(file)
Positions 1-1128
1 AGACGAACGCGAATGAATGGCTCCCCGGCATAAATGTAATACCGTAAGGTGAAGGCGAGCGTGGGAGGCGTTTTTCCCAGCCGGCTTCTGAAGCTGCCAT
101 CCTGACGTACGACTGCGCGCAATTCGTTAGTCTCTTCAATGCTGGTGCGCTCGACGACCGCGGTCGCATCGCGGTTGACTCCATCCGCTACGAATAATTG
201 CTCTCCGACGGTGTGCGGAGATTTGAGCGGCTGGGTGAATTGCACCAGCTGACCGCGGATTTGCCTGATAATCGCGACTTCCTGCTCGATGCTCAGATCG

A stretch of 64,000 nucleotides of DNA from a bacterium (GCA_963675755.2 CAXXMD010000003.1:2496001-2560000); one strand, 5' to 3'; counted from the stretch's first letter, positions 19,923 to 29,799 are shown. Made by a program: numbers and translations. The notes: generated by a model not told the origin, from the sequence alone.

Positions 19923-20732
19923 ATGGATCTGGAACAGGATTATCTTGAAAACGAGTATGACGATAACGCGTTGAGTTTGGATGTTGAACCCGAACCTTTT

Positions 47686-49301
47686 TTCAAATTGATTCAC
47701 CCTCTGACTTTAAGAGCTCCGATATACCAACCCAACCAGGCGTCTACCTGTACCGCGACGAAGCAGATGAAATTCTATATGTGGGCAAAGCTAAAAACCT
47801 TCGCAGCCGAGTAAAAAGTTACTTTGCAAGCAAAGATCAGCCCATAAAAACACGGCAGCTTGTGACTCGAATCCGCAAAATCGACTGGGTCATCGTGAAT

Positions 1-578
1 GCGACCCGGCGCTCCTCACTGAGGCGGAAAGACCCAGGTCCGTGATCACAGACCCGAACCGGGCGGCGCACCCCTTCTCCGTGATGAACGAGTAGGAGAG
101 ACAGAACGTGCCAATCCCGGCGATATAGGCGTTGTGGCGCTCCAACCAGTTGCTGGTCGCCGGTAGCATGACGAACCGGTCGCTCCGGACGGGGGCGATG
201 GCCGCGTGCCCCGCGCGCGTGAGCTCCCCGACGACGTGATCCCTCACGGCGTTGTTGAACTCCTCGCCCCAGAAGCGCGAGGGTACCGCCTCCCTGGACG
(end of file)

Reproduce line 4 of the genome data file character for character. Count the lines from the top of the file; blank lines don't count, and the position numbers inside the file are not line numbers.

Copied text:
201 CTCTCCGACGGTGTGCGGAGATTTGAGCGGCTGGGTGAATTGCACCAGCTGACCGCGGATTTGCCTGATAATCGCGACTTCCTGCTCGATGCTCAGATCG